Downselling: A Successful Selling Strategy in Today’s Market
Renovation demand is strong, but construction clients seek savings.
Most homeowners are cognisant of budget constraints when making renovation choices, but recently you may have noticed their price sensitivity is rising.
Research shows that despite a slowdown in home sales, the demand for renovations remains strong though clients may opt to trade down on product quality to be able to afford their dream project.
The sales strategy construction professionals adopt makes the difference between whether homeowners view them as a trusted partner in carrying out a project or a sales person trying to make a deal.
At Design & Construction Week 2022 in Orlando, renovation industry leader, author and advisor, Mark Richardson joined Liza Hausman, Houzz VP of Industry Marketing and Joey Nalevka, SVP of Sales at Houzz to discuss what makes an effective construction sales strategy, and why downselling is an apt approach in today’s market. “People have been trained to do upselling. However, I really encourage them to do the exact opposite: downselling,” Richardson says.
Here are five reasons for construction pros to incorporate downselling - or downhill selling - into their sales process.
It’s Easier to Go Down than Up
“Downhill selling is hearing the clients' needs, and then starting with the dream list, the largest recommendation, and if that’s over their budget or more than what they want to do, then taking things off to get within range,” Nalevka explains. It is more effective than taking the opposite approach of starting small and then adding item upon item, he says.
This can also mean finding less expensive alternatives for products and materials instead of completely eliminating that portion of their renovation project.
“When your client gives you a budget, don’t be afraid to go to the top end, don’t be afraid to include the wishlist, and start from the very, very top as opposed to starting low and working your way up, up, up,” he says.
Make Clients Happier
With either approach, you may end up with a similar budget, but downward selling makes getting there less painful for clients, Nalevka says. “It’s proven time and time again from a psychological perspective in the example where you started from the uphill and did the downhill sell, that clients will walk away happier and feeling like they got a better deal,” Nalevka says.
“It’s not a matter of what they ultimately decide to do,” adds Richardson. “It's how they feel about you in the process.”
Renovation professionals who create this kind of rapport are remembered by clients, Hausman says. “We want people to be bragging about you, about how you helped them save money as opposed to pushing them to do more.”
Become a Trusted Advisor
Hausman advises making education part of the process: Anchor the ambitious, initial plans you present to homeowners with your experience with past projects. “Part of the credibility building can be explaining to them about what are the cost drivers,” she says. “Then, come within budget, and you are going to be the hero rather than someone who pushed them to something they did not want to do.”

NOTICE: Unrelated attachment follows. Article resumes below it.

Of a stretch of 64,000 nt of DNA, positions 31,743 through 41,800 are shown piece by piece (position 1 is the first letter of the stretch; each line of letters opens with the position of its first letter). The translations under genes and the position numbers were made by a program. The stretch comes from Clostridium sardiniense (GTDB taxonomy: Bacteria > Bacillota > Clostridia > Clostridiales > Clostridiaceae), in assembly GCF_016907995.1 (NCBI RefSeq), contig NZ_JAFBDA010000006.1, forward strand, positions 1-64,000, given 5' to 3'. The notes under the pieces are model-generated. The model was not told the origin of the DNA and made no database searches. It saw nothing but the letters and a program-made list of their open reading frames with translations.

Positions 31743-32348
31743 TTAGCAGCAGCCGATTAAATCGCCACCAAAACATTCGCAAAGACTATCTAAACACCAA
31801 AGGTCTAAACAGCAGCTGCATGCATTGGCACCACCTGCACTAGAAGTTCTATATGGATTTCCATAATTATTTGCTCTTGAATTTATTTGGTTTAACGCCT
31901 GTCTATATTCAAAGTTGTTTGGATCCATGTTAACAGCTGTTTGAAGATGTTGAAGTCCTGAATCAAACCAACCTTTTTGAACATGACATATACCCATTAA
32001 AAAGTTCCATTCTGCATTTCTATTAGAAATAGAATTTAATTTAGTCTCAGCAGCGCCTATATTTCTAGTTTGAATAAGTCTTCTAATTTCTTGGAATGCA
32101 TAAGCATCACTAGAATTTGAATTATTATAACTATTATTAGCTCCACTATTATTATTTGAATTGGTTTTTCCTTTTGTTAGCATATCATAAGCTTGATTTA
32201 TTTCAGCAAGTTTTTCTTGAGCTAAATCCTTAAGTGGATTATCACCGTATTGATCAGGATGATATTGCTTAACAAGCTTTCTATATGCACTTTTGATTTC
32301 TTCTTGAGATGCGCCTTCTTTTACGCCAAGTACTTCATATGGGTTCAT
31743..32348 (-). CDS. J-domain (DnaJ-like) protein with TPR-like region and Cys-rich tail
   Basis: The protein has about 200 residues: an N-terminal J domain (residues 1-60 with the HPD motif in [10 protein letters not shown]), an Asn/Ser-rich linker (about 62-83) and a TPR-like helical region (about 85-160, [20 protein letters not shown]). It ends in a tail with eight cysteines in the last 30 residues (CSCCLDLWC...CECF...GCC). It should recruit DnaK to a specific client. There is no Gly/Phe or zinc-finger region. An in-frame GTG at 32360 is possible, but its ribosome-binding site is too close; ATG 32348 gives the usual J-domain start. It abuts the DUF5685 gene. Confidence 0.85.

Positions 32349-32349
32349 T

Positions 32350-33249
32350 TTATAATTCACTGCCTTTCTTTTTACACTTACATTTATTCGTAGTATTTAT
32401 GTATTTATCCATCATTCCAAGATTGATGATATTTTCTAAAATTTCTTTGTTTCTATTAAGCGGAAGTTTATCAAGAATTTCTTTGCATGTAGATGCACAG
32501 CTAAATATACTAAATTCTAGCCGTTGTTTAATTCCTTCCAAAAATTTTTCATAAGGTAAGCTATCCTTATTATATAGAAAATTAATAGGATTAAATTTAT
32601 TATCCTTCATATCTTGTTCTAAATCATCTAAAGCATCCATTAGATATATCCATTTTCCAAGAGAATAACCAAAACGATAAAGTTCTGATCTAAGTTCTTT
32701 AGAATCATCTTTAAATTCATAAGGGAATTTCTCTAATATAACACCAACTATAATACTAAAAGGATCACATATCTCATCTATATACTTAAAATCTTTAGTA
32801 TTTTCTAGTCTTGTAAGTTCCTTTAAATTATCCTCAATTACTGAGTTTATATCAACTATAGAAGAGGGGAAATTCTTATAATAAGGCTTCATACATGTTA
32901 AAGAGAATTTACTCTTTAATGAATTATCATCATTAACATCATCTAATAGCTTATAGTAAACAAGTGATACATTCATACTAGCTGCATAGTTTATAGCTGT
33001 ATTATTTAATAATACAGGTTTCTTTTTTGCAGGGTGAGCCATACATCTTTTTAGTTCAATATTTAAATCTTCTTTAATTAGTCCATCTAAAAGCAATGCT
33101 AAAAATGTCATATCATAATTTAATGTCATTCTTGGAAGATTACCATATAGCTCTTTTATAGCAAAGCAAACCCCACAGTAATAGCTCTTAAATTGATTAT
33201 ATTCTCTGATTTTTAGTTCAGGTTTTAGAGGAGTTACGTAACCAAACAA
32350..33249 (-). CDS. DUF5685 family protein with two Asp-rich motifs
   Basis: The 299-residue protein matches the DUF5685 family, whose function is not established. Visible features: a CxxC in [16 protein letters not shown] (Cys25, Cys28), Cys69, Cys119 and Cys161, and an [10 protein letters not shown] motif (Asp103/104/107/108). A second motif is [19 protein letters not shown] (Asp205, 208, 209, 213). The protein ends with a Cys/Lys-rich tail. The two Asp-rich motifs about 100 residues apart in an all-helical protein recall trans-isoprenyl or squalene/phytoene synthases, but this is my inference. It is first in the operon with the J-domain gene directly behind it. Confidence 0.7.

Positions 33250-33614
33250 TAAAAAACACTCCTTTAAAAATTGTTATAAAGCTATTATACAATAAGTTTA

Downselling makes it easier to show clients where they can cut those costs so they perceive you as that trusted advisor instead of a salesperson, Richardson says. “I think that voice of reason you can be is to be able to show the client that they may not have to tackle everything at once,” he says. “They may be able to keep some of the existing framework and not necessarily replace it.” Do that and “your close rates are going to go up,” he predicts.
With the cost of materials as unpredictable as they have been over the last couple years, it is not uncommon for prices to increase as much as 10% over the life of a project. To account for that, Richardson suggests raising that possibility early with potential clients to avoid unpleasant surprises down the road. “If you assume that’s going to be the case, from the initial conversations start that narrative and dialogue of what you are finding with other clients and price escalation,” he says.
Starting the discussion early, and reminding homeowners along the way better prepares them for pulling back on some aspects of the project or increasing their budget if prices rise.
Nalevka suggests letting homeowner decide. “I am a big fan of giving a client a choice,” he says. He recommends telling them about past projects in which escalating prices of materials increased the budget. Then, offer two options: “We can price everything at current costs or we can build in a buffer. Which one would you prefer?”
Whatever the choice, the pro has made pricing less opaque for their client.
Up Your Tool Game
Having that kind of financial transparency with detailed estimates delivered to them accurately and quickly was high on the list of homeowners Houzz recently surveyed to find out the one thing that could have improved their renovation experience, Hausman says. Also in the top three homeowners' survey results was having better visualisation of what their project was going to look like so that they would feel comfortable signing off on it, she says.
Using modern tools such as the Houzz Pro 3D Floor Planner to bring clients' dream projects to life is a way to stand out above the rest, and build a reputation as a sought-after renovation authority. By updating their tech toolbox and selling strategy, renovators can help their businesses grow and thrive in today’s more price conscious atmosphere.